Airlines and Aviation
Cathay Pacific Airways flies several times daily between Hong Kong and Bangkok, Thailand. It is one of the airline’s most popular routes. Several other airlines also ply the same route.
I was flown on Cathay Pacific Airways from my home in Hong Kong to Bangkok, Thailand, to attend a press briefing on an upscale real estate development, which will comprise two five-star hotels and a 72-floor residential tower.
My flight was scheduled to depart Hong Kong International Airport at 9.30 am. Before leaving for the airport, I decided to make sure that the flight would be leaving on line.
I expected this to take a few minutes. No point rushing to the airport during rush hour if my flight was going to take off late.
I typed “Cathay Pacific flight status” into my computer, expecting to be taken to a page on the Cathay Pacific website providing this information.
Instead, I was taken to a third-party website, which informed me that my flight would be departing 111 minutes behind schedule.
Wow! Did that mean I could spend two hours getting some work done before going to the airport?
Better Safe Than Sorry
My better judgement suggested I verify that the information was correct. I had difficulty getting an answer to my query on the Cathay Pacific Airways website and no luck on the Hong Kong International Airport website.
Other third-party websites kept showing up instead, and they were giving me the same information. Should I believe it?
I wanted verification from the airline itself. When I couldn’t locate the correct page on the Cathay Pacific website, I tried calling, tweeting, and sending a message on Facebook.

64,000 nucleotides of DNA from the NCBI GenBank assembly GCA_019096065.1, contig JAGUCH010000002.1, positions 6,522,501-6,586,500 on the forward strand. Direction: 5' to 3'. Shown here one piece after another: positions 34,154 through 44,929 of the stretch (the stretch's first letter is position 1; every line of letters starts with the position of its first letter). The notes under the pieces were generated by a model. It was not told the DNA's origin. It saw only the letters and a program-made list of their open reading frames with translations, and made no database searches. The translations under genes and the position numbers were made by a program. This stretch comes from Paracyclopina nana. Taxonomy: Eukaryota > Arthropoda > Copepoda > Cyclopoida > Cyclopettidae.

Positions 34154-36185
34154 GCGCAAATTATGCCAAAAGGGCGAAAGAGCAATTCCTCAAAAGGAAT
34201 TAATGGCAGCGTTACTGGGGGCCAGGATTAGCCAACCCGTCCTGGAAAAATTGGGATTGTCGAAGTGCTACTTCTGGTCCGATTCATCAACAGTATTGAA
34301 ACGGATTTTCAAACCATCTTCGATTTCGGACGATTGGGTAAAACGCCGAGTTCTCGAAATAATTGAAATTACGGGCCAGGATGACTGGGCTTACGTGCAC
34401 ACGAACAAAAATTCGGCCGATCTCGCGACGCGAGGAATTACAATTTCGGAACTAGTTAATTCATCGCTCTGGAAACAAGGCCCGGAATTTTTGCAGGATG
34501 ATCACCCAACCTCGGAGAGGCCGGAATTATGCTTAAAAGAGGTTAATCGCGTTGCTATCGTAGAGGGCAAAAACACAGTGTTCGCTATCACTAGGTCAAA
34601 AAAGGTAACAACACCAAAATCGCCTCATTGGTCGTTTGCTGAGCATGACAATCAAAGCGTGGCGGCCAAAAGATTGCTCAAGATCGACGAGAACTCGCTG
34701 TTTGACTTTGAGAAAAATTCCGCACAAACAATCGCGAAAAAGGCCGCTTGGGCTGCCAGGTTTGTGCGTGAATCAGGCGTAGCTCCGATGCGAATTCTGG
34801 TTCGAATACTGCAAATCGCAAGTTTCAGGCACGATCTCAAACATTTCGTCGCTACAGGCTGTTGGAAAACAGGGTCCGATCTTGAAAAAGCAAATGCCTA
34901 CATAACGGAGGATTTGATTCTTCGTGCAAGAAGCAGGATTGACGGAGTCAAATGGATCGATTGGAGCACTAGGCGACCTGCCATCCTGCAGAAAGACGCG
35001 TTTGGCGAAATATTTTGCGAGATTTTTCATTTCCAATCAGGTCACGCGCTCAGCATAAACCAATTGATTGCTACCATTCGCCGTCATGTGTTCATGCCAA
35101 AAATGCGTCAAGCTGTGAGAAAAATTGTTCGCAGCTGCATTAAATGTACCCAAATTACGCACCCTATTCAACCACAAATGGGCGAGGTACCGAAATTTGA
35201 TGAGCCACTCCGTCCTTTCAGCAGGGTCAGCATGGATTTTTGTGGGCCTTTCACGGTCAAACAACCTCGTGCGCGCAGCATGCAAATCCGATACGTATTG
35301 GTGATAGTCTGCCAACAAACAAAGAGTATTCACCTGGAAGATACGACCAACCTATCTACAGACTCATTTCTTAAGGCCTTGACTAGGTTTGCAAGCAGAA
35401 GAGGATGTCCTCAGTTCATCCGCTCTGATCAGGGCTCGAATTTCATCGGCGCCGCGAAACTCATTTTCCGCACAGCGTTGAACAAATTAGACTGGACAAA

No immediate responses were forthcoming – just an automated response indicating that the office wasn’t open yet. My answer came after I arrived at the airport.
Does it REALLY have to be this difficult to get this kind of information with today’s advanced information technology? I was expecting one or two clicks of the mouse.
I finally found a CX webpage with departure and arrival information, and it suggested the flight was departing on time.
Owing to heavy rains, the flight took off at least one hour late. But that did NOT mean I could have left home any later than I did.
If I had believed the information I got from the third-party websites, I would have missed my flight because it did, in fact, board on time even if we did wait on the tarmac for 60 to 90 minutes after boarding..
My takeaway: don’t believe everything you read on line. There is a HUGE amount of mis-information on the World Wide Web. Always make sure to double check information against alternate sources.
Cathay Pacific Airways is the dominate airline at Hong Kong International Airport, and there were three different check-in counters.
So there was some confusion as to which one I was supposed to go to. The counter indicated on the flight board turned out to be wrong. Good thing I wasn’t in a hurry and wasn’t carrying bulky bags.